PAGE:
Promethean, one of the biggest whiteboard manufacturers, agreed, saying that some teachers were using the pound;2,000 items as little more than fancy blackboards.
The study, to be published by Becta, the education technology agency, is expected to find that smart whiteboards are helping primary pupils to be more motivated and gain better results.
The two-year study, conducted by Manchester Metropolitan university, examined the use of high-tech whiteboards in 97 schools in south-west England and found that they were particularly useful in assisting boys to read and write.
The report is expected to recommend more training so teachers can fully integrate the technology into advanced teaching.
Stephen Jury, chief executive of Promethean, has called on the Treasury to relax capital spending rules so that schools can use money to train teachers on new technology.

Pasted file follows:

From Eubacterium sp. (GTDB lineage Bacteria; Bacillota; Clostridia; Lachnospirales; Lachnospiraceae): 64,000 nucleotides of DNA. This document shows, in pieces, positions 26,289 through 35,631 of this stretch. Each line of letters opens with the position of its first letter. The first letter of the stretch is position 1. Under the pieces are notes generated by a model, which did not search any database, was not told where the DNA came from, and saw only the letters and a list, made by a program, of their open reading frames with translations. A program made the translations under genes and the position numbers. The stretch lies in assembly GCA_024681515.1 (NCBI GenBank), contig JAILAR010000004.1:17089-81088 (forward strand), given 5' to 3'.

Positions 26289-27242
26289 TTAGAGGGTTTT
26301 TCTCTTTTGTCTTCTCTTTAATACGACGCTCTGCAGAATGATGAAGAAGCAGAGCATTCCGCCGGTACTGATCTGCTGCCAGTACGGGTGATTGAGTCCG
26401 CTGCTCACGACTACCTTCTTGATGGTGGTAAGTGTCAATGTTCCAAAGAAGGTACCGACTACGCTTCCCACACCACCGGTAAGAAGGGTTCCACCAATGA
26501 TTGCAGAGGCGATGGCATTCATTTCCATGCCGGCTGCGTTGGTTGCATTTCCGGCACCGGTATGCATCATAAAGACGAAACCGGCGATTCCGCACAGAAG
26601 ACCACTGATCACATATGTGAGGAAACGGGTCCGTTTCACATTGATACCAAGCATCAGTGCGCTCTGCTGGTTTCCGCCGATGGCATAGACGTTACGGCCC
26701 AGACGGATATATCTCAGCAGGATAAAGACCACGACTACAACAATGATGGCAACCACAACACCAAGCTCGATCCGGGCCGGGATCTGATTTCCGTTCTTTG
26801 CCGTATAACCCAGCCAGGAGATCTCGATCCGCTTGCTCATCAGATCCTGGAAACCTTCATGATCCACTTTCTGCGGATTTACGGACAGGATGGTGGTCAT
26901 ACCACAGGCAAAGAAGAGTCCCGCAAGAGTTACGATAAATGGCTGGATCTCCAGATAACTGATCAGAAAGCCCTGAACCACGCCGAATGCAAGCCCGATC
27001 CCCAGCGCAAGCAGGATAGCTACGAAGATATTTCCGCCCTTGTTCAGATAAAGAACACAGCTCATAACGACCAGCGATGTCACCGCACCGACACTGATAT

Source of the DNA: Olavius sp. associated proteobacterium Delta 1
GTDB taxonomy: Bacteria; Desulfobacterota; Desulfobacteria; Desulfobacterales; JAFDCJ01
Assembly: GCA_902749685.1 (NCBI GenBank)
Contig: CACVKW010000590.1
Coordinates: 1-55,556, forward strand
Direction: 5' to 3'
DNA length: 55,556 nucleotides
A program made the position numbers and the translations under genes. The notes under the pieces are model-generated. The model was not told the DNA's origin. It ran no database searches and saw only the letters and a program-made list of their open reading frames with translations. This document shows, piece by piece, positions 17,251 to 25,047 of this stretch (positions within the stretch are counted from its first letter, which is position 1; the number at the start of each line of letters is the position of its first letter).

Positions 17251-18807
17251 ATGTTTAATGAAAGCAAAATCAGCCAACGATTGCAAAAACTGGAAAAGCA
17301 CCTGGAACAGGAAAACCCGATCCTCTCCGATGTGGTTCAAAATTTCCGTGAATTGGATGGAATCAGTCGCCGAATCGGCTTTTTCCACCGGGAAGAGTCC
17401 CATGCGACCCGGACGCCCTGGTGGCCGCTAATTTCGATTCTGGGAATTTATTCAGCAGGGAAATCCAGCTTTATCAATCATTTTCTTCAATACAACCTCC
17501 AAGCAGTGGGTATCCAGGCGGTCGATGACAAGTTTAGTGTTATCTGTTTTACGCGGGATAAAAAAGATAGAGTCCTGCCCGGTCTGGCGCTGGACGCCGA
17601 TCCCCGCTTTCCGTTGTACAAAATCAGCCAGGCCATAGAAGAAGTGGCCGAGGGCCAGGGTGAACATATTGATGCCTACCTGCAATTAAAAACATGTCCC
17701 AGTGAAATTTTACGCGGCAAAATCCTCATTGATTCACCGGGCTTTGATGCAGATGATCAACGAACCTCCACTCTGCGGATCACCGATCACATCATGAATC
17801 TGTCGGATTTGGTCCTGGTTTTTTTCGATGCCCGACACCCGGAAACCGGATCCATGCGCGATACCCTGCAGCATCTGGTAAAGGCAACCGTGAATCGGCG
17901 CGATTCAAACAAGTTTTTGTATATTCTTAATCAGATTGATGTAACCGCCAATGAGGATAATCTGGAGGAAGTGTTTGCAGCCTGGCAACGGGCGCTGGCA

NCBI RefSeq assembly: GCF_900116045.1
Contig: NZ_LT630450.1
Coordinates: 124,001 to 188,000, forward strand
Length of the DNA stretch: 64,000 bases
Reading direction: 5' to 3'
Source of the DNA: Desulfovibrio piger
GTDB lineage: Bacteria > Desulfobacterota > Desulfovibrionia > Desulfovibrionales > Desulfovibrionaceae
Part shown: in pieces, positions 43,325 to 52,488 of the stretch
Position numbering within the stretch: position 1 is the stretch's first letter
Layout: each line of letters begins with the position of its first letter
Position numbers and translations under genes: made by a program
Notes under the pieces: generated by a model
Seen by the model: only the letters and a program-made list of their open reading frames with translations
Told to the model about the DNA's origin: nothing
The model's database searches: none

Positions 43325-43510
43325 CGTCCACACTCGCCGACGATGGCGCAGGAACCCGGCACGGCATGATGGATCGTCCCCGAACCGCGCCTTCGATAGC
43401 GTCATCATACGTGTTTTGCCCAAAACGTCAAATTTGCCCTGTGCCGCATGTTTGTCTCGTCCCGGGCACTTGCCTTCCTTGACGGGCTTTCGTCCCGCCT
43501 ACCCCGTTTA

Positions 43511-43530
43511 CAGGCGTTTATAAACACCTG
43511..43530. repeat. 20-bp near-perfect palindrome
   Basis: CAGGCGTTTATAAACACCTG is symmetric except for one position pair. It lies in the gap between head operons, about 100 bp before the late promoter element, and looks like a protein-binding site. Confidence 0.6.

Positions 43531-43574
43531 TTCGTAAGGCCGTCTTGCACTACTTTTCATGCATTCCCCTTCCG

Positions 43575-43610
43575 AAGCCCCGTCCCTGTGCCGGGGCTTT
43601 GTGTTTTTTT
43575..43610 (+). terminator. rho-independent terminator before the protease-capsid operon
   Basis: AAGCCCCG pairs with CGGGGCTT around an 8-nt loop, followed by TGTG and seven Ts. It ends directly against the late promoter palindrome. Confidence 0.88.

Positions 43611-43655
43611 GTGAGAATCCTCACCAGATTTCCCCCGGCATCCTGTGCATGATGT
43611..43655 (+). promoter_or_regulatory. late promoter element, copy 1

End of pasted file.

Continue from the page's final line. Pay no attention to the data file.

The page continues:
He cited the pound;50 million schools whiteboard extension project and a similar pound;8m Welsh Assembly scheme, both of which funded schools to buy the technology but did not fund training.
"It's not a panacea that you drop in and everything's wonderful," Mr Jury said.
Some schools had bought high-tech whiteboards but did not use them much, he said. Some teachers used them like old blackboards, "at a relatively mundane level".
There are now an estimated 350,000 interactive whiteboards in English classrooms, a third of them made by Promethean.
Educationists at a debate on interactive whiteboards in London last week also concluded that teachers needed more training.
Guy Underwood, senior ICT advisor for Barking and Dagenham in east London, said the borough had resisted intense official pressure to invest in smart whiteboards. Its schools used horseshoe-arranged classrooms with the teacher in the middle, and had not wanted to return to the old-fashioned model of the teacher at the board at the front, he said.
A Department for Education and Skills spokesman said: "We have now put funding and training guidance in place to ensure staff are able to adapt the whiteboards and other ICT to their teaching, particularly in English and maths."